Passengers on flights linking the United States and Japan are to benefit from a new "open-skies" agreement between the two nations, as well as the opening of a new runway at Tokyo's Haneda Airport in late 2010.
Airlines say the changes will offer consumers more choice and that increased competition on trans-Pacific routes will inevitably lead to reduced ticket prices.
The agreement was signed in early December, although it was not until December 23 that United Airlines, All Nippon Airways and Continental Airlines became the first operators to apply to the US Department of Transportation for antitrust immunity, required as a first step for airlines that are planning to increase their presence on the routes.
The agreement is expected to go into force in the middle of 2010, coinciding with the enhancement of Haneda's facilties.
"The previous treaty has been in place since 1952 and, although it has been revised and edited in the intervening years, this new agreement is a huge step forward in removing limits that have governed flights between the two countries," said Charles Duncan, staff vice president for the Asia Pacific region at Continental Airlines.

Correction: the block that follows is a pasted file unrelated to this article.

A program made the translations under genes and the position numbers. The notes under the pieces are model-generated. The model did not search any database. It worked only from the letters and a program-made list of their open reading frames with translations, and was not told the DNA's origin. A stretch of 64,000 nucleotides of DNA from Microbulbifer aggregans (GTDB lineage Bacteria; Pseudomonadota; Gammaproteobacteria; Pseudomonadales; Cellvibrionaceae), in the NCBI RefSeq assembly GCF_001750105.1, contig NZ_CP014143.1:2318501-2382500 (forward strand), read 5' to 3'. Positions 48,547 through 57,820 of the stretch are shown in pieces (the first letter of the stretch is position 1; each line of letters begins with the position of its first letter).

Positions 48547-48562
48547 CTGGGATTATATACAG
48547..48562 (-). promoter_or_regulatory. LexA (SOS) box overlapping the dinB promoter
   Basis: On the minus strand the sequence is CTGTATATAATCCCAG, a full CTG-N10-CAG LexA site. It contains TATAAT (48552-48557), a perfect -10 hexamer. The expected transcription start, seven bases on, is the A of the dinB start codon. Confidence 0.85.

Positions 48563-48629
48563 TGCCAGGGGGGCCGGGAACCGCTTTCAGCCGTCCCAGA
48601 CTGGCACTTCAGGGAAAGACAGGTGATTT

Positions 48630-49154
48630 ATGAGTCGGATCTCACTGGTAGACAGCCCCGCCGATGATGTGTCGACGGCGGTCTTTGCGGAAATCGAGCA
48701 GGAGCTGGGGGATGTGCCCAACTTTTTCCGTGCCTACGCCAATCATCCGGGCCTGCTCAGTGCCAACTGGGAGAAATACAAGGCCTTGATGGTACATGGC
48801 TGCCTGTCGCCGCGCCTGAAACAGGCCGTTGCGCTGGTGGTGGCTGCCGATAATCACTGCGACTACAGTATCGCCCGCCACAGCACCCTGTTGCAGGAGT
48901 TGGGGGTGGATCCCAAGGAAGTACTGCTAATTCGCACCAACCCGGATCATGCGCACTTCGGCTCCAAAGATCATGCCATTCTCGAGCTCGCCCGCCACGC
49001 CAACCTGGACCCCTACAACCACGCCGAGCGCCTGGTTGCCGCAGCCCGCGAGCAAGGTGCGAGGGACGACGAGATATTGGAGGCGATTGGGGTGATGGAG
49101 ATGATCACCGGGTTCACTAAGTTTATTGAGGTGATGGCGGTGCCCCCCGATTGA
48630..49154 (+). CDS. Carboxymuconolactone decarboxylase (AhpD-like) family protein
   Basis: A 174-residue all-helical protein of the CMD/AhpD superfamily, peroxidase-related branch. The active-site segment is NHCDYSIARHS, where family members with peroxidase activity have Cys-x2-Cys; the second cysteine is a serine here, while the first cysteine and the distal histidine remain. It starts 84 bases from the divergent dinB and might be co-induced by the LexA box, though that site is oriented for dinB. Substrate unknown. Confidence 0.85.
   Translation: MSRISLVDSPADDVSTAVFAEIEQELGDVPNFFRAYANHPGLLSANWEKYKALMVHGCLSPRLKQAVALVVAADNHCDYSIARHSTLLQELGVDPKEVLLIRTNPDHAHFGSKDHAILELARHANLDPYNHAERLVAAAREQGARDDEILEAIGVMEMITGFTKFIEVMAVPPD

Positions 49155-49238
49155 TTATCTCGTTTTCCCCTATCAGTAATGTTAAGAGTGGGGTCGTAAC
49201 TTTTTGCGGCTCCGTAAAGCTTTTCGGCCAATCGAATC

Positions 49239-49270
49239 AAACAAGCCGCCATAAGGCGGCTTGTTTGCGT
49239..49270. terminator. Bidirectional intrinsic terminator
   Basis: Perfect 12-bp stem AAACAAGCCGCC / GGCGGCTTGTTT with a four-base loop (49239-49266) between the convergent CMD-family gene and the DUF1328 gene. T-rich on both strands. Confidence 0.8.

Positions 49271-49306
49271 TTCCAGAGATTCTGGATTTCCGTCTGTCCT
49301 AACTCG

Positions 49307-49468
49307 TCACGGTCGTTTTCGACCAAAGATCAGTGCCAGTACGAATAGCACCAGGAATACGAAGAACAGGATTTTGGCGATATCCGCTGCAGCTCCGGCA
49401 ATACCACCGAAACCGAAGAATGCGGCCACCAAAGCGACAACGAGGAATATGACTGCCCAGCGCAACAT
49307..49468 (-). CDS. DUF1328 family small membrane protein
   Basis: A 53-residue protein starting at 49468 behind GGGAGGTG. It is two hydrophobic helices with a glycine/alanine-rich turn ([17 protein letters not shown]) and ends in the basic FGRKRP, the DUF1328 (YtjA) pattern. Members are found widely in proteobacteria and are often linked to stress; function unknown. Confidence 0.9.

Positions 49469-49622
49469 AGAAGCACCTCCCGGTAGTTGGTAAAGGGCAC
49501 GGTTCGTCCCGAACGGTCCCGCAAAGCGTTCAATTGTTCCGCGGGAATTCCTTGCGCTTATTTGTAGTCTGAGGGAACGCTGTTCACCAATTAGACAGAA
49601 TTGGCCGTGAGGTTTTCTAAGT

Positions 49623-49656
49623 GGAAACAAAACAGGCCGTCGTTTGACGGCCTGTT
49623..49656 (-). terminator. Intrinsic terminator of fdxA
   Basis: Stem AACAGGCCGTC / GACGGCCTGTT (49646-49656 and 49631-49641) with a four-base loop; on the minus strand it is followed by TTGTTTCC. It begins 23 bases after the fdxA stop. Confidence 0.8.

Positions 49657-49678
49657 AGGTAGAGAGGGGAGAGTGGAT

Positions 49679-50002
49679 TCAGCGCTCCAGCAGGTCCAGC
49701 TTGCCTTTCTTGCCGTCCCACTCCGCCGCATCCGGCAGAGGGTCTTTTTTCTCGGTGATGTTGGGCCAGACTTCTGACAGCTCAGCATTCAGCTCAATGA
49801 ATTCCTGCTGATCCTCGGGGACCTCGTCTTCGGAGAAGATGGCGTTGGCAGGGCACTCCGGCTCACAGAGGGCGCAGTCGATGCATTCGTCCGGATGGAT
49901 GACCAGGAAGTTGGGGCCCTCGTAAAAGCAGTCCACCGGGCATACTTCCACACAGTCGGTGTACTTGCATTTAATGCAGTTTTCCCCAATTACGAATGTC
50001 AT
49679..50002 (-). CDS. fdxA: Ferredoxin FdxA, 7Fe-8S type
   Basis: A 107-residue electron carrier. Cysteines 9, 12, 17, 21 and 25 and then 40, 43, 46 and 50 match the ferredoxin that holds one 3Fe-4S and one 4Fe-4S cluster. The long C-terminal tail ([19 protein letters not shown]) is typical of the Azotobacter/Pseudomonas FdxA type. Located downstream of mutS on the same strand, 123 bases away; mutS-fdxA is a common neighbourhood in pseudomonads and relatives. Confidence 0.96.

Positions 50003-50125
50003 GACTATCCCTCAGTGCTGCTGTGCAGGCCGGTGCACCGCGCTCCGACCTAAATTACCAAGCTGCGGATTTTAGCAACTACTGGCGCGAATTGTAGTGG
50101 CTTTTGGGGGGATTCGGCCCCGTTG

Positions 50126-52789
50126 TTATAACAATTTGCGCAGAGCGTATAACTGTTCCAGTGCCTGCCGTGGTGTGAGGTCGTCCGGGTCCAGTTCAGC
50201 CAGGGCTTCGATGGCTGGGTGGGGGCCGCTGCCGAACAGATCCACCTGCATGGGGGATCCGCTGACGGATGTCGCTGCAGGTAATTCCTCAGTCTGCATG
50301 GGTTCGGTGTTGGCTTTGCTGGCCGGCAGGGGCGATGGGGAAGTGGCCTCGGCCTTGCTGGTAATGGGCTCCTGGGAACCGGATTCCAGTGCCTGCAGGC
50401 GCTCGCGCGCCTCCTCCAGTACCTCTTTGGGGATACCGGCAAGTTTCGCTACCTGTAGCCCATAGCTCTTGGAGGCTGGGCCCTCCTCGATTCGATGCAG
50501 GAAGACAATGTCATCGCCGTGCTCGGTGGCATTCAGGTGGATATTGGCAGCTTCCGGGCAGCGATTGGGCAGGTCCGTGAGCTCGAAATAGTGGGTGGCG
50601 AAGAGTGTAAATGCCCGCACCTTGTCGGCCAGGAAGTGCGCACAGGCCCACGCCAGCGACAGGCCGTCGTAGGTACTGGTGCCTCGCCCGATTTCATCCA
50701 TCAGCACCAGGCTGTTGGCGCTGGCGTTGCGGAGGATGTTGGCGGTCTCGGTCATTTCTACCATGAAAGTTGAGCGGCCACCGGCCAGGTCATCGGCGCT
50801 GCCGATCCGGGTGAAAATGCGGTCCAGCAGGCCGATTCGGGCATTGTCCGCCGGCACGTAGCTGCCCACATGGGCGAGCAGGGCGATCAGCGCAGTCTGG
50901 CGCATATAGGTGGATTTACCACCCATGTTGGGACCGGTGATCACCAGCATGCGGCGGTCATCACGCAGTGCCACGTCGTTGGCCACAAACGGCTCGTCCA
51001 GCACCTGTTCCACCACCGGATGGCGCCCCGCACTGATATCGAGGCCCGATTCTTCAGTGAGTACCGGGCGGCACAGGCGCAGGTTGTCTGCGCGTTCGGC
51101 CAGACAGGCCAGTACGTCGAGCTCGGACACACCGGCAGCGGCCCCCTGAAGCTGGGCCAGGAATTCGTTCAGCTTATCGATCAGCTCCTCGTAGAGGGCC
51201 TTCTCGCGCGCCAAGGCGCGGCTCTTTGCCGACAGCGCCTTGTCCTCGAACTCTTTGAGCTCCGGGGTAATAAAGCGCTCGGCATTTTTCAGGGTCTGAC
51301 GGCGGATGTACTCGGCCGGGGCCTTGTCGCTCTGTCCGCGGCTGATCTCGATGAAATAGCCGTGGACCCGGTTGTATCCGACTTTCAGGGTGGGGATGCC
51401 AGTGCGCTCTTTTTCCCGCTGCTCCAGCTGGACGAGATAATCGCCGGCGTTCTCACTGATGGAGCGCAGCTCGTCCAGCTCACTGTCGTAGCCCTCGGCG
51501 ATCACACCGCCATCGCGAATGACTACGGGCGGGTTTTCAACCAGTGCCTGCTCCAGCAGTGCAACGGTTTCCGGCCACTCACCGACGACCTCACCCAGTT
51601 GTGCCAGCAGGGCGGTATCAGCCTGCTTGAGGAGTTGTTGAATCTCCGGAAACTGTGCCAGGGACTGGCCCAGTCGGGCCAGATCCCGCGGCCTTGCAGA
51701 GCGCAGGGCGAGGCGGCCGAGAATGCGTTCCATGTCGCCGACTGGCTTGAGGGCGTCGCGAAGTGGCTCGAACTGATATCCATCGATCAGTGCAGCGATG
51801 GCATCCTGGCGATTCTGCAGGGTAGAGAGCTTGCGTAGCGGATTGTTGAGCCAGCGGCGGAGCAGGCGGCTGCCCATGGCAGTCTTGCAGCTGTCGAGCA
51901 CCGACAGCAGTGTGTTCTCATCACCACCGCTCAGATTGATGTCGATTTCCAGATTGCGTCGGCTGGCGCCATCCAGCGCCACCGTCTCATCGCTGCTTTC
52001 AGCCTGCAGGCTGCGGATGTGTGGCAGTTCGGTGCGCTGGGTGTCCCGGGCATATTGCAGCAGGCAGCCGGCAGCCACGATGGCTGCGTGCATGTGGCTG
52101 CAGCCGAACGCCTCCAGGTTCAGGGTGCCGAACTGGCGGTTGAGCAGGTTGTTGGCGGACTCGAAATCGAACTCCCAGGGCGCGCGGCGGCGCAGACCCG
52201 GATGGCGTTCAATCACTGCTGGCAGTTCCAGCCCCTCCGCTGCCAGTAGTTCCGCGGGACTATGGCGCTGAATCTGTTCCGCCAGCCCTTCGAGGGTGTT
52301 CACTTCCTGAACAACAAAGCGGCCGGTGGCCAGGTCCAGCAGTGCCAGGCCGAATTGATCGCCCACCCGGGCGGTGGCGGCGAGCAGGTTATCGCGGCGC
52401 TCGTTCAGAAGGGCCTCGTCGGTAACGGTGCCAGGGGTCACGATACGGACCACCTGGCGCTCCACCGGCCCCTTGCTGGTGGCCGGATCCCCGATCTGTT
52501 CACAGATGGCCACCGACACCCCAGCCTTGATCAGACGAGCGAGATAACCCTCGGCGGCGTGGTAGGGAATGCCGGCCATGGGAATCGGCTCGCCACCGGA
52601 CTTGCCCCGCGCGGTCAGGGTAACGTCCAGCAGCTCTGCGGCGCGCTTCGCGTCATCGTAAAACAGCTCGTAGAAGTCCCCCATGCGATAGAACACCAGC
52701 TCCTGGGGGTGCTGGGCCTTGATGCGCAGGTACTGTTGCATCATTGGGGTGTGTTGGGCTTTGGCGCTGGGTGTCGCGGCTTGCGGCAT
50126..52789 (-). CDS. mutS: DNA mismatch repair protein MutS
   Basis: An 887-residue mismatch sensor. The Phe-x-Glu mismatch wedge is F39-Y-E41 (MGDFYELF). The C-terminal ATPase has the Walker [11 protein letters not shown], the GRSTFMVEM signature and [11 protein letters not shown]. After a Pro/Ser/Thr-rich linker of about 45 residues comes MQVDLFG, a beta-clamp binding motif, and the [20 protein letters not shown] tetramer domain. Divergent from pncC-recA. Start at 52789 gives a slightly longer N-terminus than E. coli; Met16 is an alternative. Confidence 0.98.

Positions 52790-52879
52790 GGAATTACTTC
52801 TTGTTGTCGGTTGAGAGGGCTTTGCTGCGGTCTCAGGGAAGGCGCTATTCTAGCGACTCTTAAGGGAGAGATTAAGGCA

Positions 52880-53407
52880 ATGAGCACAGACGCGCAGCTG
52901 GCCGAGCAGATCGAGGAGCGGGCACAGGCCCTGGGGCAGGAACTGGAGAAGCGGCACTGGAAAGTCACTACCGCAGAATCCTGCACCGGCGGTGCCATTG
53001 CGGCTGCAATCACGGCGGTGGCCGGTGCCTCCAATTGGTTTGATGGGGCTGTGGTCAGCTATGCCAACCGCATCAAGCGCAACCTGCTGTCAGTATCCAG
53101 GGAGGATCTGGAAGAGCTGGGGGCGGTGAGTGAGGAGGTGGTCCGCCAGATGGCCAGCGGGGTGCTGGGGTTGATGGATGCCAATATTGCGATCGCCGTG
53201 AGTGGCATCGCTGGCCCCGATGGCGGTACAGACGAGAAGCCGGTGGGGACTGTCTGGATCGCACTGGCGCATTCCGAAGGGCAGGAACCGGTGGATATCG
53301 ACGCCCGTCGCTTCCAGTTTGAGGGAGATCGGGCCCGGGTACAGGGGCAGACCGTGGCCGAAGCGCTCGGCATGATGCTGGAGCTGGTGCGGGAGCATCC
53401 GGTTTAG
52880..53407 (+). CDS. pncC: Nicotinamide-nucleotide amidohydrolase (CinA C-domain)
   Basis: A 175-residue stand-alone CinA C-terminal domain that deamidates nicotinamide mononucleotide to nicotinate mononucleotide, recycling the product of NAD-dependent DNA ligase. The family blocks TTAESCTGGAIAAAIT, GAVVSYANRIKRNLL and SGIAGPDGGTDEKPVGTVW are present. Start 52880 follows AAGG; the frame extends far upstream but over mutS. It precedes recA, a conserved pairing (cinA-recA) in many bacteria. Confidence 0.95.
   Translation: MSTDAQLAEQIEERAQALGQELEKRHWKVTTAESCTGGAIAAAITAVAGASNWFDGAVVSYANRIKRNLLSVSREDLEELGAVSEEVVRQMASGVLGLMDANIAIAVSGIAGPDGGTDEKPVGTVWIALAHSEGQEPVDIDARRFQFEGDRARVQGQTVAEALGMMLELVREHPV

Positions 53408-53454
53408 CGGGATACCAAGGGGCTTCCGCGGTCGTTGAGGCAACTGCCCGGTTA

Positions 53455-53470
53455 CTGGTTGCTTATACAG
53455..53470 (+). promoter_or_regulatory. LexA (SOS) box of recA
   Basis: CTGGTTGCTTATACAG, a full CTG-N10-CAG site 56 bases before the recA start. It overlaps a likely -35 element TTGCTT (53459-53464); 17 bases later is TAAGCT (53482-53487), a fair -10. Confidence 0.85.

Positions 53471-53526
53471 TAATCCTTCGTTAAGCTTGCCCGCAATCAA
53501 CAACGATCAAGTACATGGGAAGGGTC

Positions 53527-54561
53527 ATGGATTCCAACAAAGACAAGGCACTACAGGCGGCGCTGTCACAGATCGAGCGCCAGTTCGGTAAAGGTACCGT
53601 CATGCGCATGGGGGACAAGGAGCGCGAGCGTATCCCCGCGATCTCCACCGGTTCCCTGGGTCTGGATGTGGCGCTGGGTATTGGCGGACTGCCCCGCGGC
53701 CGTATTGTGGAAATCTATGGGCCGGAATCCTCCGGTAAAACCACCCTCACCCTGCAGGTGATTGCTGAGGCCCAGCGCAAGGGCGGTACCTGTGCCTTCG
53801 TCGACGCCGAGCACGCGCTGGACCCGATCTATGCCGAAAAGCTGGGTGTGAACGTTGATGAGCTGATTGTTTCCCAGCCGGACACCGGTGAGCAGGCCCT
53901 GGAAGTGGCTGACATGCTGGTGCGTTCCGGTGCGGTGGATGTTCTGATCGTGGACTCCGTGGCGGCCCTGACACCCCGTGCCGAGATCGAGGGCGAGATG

He also noted that restrictions will still be in place on airlines' access to Haneda, which is the preferred airport for travelers because it is much closer to central Tokyo than Narita airport.
Four flights will initially be opened up to both US and Japanese carriers when the new runway facilities are completed, with take-off slots restricted to after 10 p.m. and returning flights touching down before 7 a.m.
And despite the timing of the new slots, airlines see the developments as a positive outcome for consumers.
"Upon DOT approval of the companies' immunity application, we will be able to jointly manage trans-Pacific activities, including scheduling, pricing and sales, offering customers a greater selection of routings and a wider range of fare and service options," Megumi Tezuka, a spokeswoman for All Nippon Airways in Tokyo, told Relaxnews.
"Haneda is going to be open next October for international flights, and along with creating stronger cooperation with our partner airlines at that time, we are looking forward to expanding our network and having more customers enjoying traveling in and out of Japan," she said, although there have been no specific discussions on routes as yet.
The agreement has also been welcomed by Japan's flagship carrier, Japan Airlines, which has been hit hard by the recession.
The company has stated that key leisure destinations in the region - including Guam, Saipan and Hawaii - are critical in their planning as they are relatively close and make affordable holiday destinations. And if more airlines start operating these routes than prices will fall, making them even more popular with consumers.
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